Have you seen the “six operating principles” for Bank of America that Brian Moynihan has laid out in his new letter to shareholders? Have a gander:
Be a customer-driven company.
Build a fortress balance sheet.
Pursue operational excellence and manage risk well.
Deliver on our shareholder return model.
Still awake? Hang on, only two to go:
Clean up legacy issues related to the economic downturn, primarily in the mortgage business.
Be the best place for people to work.
And on the seventh operating principle, he rested. I don’t mean to second-guess the spirit of high-mindedness Moynihan is trying to instill among his employees (sorry, “teammates”) down there in Charlotte, but if a hedge fund manager in from the planet Stevie read those six items above above, he’d have no clue that Bank of America is only two years on from a near-death experience, and is still operating under close supervision of the federal government. He’d think instead he’d found something from the CEO of First Bank of Plain Vanilla. Which BofA hasn’t been for a long, long, time. Brian, you can do better!
You’ll recall that I’m a member of that small circle of investors that actually takes CEO letters seriously. It’s one thing to go through the numbers in the back of the annual report. We spend a lot of time on them. But that letter in the front is a chance to crawl into the CEO’s head to find out what, after much reflection, he’s actually thinking about the business.
Based on this new BofA letter, Brian Moynihan isn’t thinking much of anything at all. Here, for instance, is what he has to say right up in the front, in paragraph three, under the heading “Our Vision and Strategy.”
Our vision is for Bank of America to be the world’s finest financial services company. . . . I firmly believe that we have all the businesses and capabilities in place to meet the core financial needs of customers and clients more effectively than any other company.
Oh, come off it. Put aside the fact that Moynihan can’t possibly think-no executive can-that his company, by itself, can do a better job serving every customer, in every business line, every time, than any combination of competitors can. That’s ridiculous. But Moynihan seems to think he can convince his shareholders that he believes that. Every CEO wants his company to have a certain type of investor base. Brian Moynihan seems to want BofA’s to be made up entirely of morons.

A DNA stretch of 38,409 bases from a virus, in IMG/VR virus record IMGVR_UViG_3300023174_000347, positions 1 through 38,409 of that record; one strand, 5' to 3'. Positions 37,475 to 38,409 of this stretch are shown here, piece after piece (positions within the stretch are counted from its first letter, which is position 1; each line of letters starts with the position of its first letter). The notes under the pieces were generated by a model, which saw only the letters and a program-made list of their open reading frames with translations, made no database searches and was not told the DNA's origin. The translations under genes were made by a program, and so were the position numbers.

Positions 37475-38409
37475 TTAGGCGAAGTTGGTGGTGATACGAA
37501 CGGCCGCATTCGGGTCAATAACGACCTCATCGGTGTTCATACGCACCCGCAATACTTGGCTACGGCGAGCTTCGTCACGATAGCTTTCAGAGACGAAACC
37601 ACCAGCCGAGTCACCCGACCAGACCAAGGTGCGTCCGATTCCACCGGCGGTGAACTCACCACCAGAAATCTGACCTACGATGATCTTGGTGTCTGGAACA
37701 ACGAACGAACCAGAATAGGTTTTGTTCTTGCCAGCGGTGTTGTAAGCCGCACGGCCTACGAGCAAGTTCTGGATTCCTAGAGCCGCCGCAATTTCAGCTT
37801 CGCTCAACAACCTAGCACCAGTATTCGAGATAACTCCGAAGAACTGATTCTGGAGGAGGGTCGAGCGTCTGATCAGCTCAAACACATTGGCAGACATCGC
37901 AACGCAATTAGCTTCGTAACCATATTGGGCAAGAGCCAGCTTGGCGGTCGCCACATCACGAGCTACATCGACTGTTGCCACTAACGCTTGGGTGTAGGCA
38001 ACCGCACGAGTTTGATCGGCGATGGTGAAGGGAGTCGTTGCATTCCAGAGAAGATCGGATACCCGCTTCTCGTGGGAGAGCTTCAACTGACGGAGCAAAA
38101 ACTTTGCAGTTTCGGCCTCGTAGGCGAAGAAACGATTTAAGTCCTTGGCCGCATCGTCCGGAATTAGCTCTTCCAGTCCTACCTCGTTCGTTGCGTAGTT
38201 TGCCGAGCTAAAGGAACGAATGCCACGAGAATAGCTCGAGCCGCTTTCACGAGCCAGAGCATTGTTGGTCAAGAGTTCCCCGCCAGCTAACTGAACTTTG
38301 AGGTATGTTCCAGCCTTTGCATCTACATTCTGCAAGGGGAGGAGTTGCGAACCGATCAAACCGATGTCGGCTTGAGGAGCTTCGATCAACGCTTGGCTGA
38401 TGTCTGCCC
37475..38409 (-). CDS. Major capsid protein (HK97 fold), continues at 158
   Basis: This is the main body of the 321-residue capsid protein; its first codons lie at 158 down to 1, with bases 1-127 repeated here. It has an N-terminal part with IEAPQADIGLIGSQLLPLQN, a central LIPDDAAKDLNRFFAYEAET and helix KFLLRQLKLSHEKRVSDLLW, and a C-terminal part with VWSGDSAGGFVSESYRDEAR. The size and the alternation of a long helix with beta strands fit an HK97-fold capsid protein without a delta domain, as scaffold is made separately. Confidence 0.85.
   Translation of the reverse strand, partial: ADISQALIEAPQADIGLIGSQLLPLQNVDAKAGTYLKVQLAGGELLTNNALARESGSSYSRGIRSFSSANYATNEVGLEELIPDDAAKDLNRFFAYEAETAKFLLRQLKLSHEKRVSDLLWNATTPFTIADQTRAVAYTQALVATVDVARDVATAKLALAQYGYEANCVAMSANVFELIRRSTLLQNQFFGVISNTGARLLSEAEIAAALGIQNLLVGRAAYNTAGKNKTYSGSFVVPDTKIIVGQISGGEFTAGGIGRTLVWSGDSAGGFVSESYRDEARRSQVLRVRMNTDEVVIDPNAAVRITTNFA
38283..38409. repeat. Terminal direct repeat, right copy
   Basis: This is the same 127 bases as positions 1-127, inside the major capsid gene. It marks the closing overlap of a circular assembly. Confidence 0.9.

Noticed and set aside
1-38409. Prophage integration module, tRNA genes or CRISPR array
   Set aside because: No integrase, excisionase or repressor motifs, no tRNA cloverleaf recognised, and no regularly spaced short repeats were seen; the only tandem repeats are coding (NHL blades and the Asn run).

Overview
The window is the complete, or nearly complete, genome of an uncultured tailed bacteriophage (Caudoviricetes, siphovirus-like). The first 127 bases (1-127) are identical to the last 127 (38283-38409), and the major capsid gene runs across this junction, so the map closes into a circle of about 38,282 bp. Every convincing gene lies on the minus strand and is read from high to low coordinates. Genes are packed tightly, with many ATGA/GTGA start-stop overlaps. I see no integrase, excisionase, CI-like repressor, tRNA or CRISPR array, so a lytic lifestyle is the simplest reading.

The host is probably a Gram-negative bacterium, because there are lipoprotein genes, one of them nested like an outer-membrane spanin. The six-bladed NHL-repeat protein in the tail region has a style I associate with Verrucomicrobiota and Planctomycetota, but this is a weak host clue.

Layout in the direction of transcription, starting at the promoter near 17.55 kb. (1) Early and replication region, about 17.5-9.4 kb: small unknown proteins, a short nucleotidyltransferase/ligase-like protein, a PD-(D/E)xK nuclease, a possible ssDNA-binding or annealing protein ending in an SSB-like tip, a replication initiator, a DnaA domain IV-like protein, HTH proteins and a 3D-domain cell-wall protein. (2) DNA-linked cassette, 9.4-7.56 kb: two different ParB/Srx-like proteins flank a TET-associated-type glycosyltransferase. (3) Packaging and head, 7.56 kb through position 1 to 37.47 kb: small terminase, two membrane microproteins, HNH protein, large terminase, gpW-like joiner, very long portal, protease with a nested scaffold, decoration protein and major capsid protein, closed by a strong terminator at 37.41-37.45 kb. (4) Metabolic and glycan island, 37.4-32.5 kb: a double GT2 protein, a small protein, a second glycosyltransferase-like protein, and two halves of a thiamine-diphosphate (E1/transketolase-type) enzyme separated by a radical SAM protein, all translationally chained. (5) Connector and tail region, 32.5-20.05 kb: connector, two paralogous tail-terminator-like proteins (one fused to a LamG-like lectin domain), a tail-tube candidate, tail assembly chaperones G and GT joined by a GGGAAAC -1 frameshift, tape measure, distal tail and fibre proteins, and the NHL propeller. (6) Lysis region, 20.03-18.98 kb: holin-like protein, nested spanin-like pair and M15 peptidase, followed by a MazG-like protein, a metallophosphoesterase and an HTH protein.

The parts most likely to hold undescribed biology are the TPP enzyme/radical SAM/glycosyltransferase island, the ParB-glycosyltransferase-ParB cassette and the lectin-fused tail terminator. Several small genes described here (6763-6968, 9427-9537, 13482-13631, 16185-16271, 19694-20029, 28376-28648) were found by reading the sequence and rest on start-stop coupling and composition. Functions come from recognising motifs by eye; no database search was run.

And BofA wants to be the “world’s finest financial services company”? Really? When I first read that-and you’ll forgive me if this has scary connotations-I couldn’t help but remember how Enron used to bill itself as “the world’s greatest company.” It was an aspiration so broad as to be, as we now know, utterly meaningless. So when Moynihan says now that his goal for BofA is to be the world’s greatest financial services company, he might as well be saying he has no goals for the company at all. Wonderful.
The whole letter, all six single-spaced pages, is like that-crammed with platitudes, clichés, empty ideas, and big-banker jargon. When I was done, I didn’t have any better idea of what Moynihan’s plans for BofA are than I did when I started. That’s a shame. Bank of America has just been through the four most tumultuous years in its history. The company has a new management team at the start of a fresh cycle, and has an opportunity to remake itself however it likes. I would have been very, very interested to read Moynihan’s thoughts on where he plans to take BofA, and what the company might look like in, say, five years. Instead he gave shareholders a generic shareholder letter that could have been put out by any bank in virtually any year since the invention of the OCR reader. It’s pathetic-and, for BofA shareholders, not an encouraging omen of things to come.
Brian Moynihan is a very bright and capable guy. His letter this year is surely a one-off. I can only hope and assume that he’ll put more thought and effort into letter to shareholders next year, and in the years to come after that.
What do you think? Let me know!